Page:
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Students Get Crash Course in Charm

Ying Lee -- The Tech
Students learn dining etiquette while participating in Charm School Wednesday.
By Karen E. Robinson
Staff Reporter

All those who thought charm and grace is something inherited and not learned found evidence to the contrary filling the Infinite Corridor at Charm School last Wednesday.

Booths were set up in Lobbies 7 and 10, as well as the Vannevar Bush Room, from noon to 4 p.m. There were 22 booths, with topics as useful as "Impressive Interviewing" and as unusual as "Exemplary Locomotion: Walking and Elevator Etiquette."

Overall, students found the atmosphere of Charm School to be fun and informal. Rose G. Radin '02 called it "a little irreverent, and kind of funny" way to present social graces.

Dining, interview etiquette taught

Radin especially appreciated the table etiquette session, and said there were "a lot of rules that people didn't really know about. It was nice to learn them; it gives me confidence," she added.

Shiping Hu, G, who came to MIT from China, said he "wanted to learn for a long time" how to dine properly. Morning sessions were led by Roseanne Thomas, founder and CEO of Protocol Advisors, Inc. She led participants through the stages of a meal, from taking your napkin when the host takes his to leaving it just to the left of your plate to signify that the meal is over. Never again should MIT students wonder which bread plate or water glass is theirs: auxiliary dishes for liquids (water, champagne, soup, etc) go on the right, while those for solids (salad, bread) are on the left.

Workers from the Career Services asked students what they would do if, on the way to an interview, they found themselves in an elevator with the CEO, with three minutes to chat. Answers ranged from the usual "make small talk" or "find out about opportunities" to the more interesting, "drop a pen and see if he picks it up" to a straightforward introduction.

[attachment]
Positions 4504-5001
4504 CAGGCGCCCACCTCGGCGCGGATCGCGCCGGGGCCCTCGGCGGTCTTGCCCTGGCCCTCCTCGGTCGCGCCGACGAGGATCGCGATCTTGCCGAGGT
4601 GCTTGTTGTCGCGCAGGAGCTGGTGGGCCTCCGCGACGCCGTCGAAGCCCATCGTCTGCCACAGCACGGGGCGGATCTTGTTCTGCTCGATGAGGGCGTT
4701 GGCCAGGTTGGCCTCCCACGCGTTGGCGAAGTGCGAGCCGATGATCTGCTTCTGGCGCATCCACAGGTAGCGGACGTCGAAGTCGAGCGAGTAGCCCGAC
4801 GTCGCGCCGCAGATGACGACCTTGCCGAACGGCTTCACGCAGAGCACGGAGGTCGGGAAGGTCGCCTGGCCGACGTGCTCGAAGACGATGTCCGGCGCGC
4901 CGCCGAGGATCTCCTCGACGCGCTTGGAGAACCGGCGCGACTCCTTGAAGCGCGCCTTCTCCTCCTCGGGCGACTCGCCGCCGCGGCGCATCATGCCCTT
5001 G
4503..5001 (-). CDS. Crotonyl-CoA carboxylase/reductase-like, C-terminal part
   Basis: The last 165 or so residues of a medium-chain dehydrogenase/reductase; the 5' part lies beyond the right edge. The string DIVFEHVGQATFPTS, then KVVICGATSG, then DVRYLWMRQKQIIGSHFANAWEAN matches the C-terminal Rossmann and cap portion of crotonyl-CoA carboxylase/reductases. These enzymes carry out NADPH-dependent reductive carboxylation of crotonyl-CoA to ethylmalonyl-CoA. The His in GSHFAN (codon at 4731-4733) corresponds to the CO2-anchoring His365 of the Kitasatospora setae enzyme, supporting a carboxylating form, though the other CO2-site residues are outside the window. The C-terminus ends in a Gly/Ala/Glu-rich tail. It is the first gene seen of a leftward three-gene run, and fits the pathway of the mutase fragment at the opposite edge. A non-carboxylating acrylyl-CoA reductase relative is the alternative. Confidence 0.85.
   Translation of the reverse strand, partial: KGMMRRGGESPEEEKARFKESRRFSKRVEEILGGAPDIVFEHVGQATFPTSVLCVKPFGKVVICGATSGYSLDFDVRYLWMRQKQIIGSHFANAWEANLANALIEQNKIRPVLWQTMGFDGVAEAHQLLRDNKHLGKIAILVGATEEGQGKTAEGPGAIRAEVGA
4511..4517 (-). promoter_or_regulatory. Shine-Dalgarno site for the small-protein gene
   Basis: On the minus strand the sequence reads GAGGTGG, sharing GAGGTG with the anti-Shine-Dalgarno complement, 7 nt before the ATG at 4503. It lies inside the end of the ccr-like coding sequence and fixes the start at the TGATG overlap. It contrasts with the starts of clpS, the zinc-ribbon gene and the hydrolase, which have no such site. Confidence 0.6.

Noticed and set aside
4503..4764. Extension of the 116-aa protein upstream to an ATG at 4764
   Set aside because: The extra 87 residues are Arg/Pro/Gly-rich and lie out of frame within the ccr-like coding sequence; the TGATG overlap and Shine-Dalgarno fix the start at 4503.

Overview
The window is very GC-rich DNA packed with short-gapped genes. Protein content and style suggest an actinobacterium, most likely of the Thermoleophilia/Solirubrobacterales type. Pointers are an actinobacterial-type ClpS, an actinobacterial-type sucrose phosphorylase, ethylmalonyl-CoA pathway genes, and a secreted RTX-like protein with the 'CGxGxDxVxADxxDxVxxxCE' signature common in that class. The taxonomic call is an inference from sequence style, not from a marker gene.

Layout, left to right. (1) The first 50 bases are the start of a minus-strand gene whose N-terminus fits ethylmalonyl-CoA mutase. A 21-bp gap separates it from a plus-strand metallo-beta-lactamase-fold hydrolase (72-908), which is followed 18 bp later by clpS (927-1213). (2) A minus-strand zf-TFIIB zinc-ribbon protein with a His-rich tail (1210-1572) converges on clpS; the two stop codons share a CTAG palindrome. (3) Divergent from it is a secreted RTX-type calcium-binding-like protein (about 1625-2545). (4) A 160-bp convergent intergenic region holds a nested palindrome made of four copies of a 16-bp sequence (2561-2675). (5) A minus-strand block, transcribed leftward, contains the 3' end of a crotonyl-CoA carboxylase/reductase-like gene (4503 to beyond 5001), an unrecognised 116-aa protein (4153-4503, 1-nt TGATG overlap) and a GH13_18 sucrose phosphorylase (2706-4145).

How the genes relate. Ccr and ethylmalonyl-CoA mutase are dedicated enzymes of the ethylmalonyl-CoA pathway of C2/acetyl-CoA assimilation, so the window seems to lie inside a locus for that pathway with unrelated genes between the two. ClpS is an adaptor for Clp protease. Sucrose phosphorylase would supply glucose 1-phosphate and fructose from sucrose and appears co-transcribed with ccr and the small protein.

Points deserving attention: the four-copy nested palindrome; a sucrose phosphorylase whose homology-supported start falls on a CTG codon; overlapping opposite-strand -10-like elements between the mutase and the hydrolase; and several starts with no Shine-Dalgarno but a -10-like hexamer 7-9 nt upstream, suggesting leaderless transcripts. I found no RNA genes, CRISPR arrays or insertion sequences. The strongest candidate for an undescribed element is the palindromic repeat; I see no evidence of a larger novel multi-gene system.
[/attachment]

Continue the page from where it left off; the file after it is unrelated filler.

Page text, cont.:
Charm School teaches tact, fashion tips

Ever wonder just how to back out of a conversation? Sarah Gunter, an officer in the Alumni Association, at the "Small talk/ attentive listening" booth advises a statement such as, "Oh, I don't want to monopolize your time here" at a reception or party, or "I'm really thirsty; want to go get something to drink?"

Megan Helper '98 and Dhaya Lakshminarayanan G, in their talks at the "Body Language" station, advised not talking with your hands much or looking at your watch.

A less popular attraction was the "fashion police" standing at the east entry to Lobby 10. They gave out violations to people wearing white (evidently a taboo between Labor Day and Memorial Day) and to those using both straps of their backpacks. Deborah A. White '02 comments that "I was just trying to save my back in the long run," and Helena W. Fu '02 pointed out that "High school is one strap. College is two." Maybe even the fashion police have a few things to learn.